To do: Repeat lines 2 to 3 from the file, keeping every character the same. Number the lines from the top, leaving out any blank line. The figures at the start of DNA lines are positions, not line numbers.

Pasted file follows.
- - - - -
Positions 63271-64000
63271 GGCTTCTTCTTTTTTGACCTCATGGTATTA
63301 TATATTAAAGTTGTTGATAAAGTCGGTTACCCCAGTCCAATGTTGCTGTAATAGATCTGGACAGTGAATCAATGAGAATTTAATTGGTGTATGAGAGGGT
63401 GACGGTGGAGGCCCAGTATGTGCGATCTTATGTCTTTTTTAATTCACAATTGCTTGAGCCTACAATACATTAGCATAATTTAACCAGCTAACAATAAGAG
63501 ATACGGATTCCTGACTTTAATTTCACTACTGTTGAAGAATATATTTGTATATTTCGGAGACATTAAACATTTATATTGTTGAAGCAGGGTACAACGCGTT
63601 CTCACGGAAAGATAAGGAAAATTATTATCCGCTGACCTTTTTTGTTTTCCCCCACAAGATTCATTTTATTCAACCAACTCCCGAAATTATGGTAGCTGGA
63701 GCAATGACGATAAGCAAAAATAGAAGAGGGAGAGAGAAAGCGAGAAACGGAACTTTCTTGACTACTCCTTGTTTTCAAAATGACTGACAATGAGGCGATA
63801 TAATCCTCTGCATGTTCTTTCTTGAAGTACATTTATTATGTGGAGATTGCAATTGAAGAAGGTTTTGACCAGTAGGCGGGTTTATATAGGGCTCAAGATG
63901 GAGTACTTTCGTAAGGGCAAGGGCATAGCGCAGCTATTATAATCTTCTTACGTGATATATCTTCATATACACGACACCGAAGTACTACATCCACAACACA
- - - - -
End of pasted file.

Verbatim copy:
63271 GGCTTCTTCTTTTTTGACCTCATGGTATTA
63301 TATATTAAAGTTGTTGATAAAGTCGGTTACCCCAGTCCAATGTTGCTGTAATAGATCTGGACAGTGAATCAATGAGAATTTAATTGGTGTATGAGAGGGT